In the United States, Home Improvement began airing in broadcast syndication in September 1995, distributed via Buena Vista Television (now Disney–ABC Domestic Television) and continued to be syndicated until 2007, in a manner similar to Seinfeld and The Simpsons after they began airing in broadcast syndication, episodes of Home Improvement were not aired in order of their production code number or original airdate. It has previously aired on cable television via TBS from 2002 to 2013, and WGN America from 2002 to 2007.
The term handyman increasingly describes a paid worker, but it also includes non-paid homeowners or do-it-yourselfers. Tasks range from minor to major, from unskilled to highly skilled, and include painting, drywall repair, remodeling, minor plumbing work, minor electrical work, household carpentry, sheetrock, crown moulding, and furniture assembly (see more complete list below.) The term handyman is occasionally applied as an adjective to describe politicians or business leaders who make substantial organizational changes, such as overhauling a business structure or administrative division.[6][7]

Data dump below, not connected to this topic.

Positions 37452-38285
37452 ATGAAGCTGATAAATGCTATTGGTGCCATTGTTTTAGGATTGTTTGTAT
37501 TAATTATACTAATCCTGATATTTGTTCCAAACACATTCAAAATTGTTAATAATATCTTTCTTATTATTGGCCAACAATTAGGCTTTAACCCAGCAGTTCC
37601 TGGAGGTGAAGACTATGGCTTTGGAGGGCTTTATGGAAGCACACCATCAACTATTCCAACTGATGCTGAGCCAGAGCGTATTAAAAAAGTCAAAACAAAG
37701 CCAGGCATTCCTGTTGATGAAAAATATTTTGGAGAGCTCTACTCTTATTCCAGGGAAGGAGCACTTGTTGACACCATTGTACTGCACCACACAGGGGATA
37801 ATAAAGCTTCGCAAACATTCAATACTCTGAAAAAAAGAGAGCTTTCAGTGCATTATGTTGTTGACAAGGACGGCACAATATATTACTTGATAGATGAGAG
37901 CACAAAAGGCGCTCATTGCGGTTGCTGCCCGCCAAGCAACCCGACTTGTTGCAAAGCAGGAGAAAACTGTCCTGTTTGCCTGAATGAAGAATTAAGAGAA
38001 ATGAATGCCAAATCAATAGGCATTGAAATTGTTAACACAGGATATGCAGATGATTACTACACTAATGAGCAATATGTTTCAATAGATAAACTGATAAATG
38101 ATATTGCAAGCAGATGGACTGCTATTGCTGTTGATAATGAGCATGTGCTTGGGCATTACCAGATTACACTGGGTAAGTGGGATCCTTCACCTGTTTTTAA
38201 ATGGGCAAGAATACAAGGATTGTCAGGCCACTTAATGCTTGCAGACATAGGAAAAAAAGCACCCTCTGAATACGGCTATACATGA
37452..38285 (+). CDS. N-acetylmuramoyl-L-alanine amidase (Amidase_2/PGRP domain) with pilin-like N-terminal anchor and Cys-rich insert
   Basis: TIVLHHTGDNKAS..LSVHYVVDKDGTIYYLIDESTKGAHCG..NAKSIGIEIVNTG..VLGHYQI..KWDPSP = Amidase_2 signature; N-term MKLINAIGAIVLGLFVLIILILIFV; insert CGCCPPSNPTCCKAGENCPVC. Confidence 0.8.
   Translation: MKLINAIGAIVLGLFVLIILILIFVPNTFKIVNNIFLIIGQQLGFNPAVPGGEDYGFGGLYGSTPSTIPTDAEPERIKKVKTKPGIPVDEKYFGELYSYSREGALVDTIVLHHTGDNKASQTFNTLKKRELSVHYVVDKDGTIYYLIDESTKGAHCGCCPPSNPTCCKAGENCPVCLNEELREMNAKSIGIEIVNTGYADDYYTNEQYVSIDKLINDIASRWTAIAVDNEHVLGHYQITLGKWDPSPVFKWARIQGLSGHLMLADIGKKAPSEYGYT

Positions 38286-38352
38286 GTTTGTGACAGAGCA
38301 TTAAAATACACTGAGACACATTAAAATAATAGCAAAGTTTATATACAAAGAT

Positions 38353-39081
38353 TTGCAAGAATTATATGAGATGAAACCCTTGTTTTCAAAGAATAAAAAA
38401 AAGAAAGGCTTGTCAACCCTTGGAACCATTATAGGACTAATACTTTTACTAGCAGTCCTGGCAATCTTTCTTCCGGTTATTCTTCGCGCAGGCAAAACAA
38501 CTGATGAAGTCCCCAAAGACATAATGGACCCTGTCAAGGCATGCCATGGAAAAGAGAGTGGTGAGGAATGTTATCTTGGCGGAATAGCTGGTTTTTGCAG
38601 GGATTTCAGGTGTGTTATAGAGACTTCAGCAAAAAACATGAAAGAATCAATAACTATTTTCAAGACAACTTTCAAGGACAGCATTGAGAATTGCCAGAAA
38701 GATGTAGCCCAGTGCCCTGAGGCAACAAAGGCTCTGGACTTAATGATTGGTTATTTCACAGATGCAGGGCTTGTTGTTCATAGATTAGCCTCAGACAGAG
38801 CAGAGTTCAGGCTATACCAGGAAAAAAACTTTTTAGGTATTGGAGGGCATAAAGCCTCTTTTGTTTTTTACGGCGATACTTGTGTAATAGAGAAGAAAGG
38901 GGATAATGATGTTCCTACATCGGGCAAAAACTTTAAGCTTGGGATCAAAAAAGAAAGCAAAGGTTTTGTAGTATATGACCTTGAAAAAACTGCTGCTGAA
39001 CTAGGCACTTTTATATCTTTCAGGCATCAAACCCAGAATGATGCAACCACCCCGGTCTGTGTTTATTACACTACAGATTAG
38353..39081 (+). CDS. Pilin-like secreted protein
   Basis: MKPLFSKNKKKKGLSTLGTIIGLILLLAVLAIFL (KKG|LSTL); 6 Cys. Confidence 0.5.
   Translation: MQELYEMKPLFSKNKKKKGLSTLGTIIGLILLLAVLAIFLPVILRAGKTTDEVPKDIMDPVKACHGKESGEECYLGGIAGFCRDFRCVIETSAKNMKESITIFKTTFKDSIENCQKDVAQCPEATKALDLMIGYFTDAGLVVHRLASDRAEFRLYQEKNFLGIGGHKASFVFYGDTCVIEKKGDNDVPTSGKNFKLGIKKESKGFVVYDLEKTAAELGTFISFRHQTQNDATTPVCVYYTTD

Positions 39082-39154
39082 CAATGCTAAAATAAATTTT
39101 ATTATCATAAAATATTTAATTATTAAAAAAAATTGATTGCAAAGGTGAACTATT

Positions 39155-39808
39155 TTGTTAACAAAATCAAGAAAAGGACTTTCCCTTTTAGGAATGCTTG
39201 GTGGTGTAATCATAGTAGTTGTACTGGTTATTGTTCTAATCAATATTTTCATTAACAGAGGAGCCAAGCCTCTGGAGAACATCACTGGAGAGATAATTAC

Tim is a stereotypical American male, who loves power tools, cars, and sports. In particular, he is an avid fan of local Detroit teams. In numerous instances, Tim wears Lions, Pistons, Red Wings, and Tigers clothing, and many plots revolve around the teams. He is a former salesman for the fictional Binford Tool company, and is very much a cocky, overambitious, accident-prone know-it-all. Witty but flippant, Tim jokes around a lot, even at inappropriate times, much to the dismay of his wife. However, Tim can sometimes be serious when necessary. Jill, Tim's wife, is loving and sophisticated, but not exempt from dumb moves herself. In later seasons she returns to college to study psychology. Family life is boisterous for the Taylors with the two oldest children, Brad and Randy, tormenting the much younger Mark, all while continually testing and pestering each other. Such play happened especially throughout the first three seasons, and was revisited only occasionally until Jonathan Taylor Thomas left at the beginning of the eighth season. During the show's final season, Brad and Mark became much closer due to Randy's absence.